Hi,

How do we know whether we need to select one side tail test or two-sided tail test? And if it is one side test, how to choose whether it left or right?

Hi Tess!

It actually depends on your problem:

I’ll use the coca-cola bottle example that we employed in one of the lectures. Let’s take a coca-cola can, which in the US is 12oz (~355 ml).

We are interested if the machine filling it up with liquid is broken. A similar machine (although not the one employed by the Coca-cola company) looks like this:

** (a)** A

**one-sided**test would be one that tries to determine if the machine is pouring

**MORE**than 12oz (~355ml).

H0: Machine is pouring

**less or equal**to 12oz (~355ml) -> status quo. The test is essentially trying to reject this statement.

H1: Machine is pouring

**more**than 12oz (~355ml) -> what we are exploring as a problem. If we reject the null, then we are basically confirming our initial doubts.

If we in fact reject the null, the can would be overfilled, and Coca-Cola would lose money, as they will be losing liquid for each fill.

**A**

*(b)***different one-sided**test would be one that tries to determine if the machine is pouring

**LESS**than 12oz (~355ml). If that is the case, Coca-Cola would be lying to their customers by selling less liquid than written on the bottle.

H0: Machine is pouring

**more or equal**to 12oz (~355ml) -> status quo. The test is essentially trying to reject this statement.

H1: Machine is pouring

**less**than 12oz (~355ml) -> what we are exploring as a problem. If we reject the null, then we are basically confirming our initial doubts.

Many companies put a piece of text on their products saying that the liquid inside may be +/- 1% from what is written. Usually, smaller companies with machines that are not as sophisticated as the Coca-Cola ones. They would “insure” themselves in that way against customers claiming the amount of liquid in the bottle does not match the label.

**A**

*(c)***two-sided test**would be one that tries to determine if the machine is pouring

**EXACTLY**12 oz (~355ml). Going back to the previous case

**(b),**if we cannot reject the null, then at some significance (e.g. 5%), we are sure that the machine is pouring

**more or equal**to 12oz. But we don’t know if it is

**more than 12oz, or equal to 12oz.**We just know it is

**NOT less.**

One way to solve that is by performing both tests

**(a)**and

**(b)**. If it doesn’t pour more and doesn’t pour less at the same time, then it is pouring exactly 12oz.

*A two-sided test would give us this additional piece of information. It will tick-off both problems with a single test.*There are two tests we can conduct here (in this part I’ll explore the difference in stating the hypotheses):

**(1)**

H0: Machine is

**pouring exactly**12oz -> Logically, the status quo is that the machine is

*working fine*, and is pouring exactly 12oz. The test is essentially trying to reject this statement.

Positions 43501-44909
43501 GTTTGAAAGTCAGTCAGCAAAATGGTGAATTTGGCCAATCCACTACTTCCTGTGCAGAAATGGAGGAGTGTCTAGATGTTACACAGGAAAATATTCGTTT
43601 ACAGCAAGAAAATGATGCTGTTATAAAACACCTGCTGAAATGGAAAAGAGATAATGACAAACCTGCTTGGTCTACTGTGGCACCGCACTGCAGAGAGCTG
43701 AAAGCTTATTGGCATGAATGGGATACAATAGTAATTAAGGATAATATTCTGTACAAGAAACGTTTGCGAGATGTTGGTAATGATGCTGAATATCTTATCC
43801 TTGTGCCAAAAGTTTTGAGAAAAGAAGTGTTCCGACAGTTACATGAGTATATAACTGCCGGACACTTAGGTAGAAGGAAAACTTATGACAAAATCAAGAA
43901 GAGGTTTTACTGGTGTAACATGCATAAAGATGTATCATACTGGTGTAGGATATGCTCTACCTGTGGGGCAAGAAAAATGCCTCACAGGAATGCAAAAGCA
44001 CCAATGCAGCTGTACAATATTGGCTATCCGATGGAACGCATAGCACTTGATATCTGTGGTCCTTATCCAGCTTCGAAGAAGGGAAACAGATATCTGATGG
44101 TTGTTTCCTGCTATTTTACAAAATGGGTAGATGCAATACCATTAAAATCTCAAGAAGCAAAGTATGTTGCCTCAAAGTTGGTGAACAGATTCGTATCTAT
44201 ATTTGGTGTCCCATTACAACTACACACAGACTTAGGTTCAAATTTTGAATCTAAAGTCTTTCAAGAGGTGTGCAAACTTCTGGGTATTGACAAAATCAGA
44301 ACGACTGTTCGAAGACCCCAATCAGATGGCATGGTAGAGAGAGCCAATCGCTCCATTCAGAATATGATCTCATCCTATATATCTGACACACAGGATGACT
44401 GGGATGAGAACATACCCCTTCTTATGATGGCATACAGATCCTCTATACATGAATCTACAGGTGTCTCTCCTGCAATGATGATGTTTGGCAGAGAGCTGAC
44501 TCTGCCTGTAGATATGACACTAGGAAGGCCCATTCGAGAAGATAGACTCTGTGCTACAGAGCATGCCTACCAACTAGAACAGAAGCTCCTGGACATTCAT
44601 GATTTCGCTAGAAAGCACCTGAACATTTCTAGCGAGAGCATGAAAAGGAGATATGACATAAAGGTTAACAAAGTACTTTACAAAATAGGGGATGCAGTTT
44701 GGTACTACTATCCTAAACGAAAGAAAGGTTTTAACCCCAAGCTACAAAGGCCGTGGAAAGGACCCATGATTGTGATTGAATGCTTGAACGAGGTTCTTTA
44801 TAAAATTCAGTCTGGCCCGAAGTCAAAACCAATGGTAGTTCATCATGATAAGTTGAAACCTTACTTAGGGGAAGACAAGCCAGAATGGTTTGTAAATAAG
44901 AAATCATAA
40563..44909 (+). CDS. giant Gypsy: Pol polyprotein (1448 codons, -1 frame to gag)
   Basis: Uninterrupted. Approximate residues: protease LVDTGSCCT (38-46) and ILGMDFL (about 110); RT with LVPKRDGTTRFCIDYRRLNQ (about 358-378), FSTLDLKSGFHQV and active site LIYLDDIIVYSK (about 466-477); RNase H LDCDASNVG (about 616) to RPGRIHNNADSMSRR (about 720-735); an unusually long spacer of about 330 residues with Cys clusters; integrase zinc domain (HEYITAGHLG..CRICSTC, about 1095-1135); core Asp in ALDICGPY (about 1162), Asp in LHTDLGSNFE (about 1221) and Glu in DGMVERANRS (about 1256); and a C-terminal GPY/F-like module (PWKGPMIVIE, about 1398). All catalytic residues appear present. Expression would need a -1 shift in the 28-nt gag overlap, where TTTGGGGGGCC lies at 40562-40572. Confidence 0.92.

H1: Machine is

**NOT pouring exactly**12 oz -> what we are exploring as a problem. If we reject the null, then we are confirming the initial doubts that the machine is broken.

If we reject the null hypothesis, we will be sure that there is a problem. So we have kind of conducted both one-sided tests:

**(a) and (b).**Notice, however, that we don’t know if it is pouring

**more**or

**less.**We just know it is

**NOT**

**exactly**12oz.

Another situation is again two-sided but with reversed hypotheses:

**(2)**

H0: Machine is

**NOT**

**pouring exactly**12oz -> We assume the machine is working fine, so the status quo is it is that it is

**NOT**working fine, and is NOT pouring exactly 12oz. The test is essentially trying to reject this statement.

H1: Machine is

**pouring exactly**12 oz -> what we are exploring as a problem. If we reject the null, the we are confirming the idea that the machine is working fine.

As you can see, in this case, we can form the hypotheses both ways. They will give us different errors (Type I error or false positive, and type II error or false negative). It often makes sense to compare the two errors and see which one we are trying to avoid as the worse problem (please refer to the lecture on false positive / false negative).

When deciding between

**(1)**and

**(2),**generally we would choose

**(1)**. The status quo would be that the machine is working fine (H0) and you are trying to determine if it is broken (H1). That’s the logical way to approach the problem. You would use

**(2)**if you are trying to prove the point it is pouring exactly 12oz. However, this does not make much sense to prove as the machine was

**designed**to do so. There is no scientific value in this test.

The

**scientific way**to perform hypothesis testing is to take the

**status quo**as the null, and try to bring the

**change/innovation**through the alternative. So keep that in mind when testing.

Hope this helps!

Best,

365 Team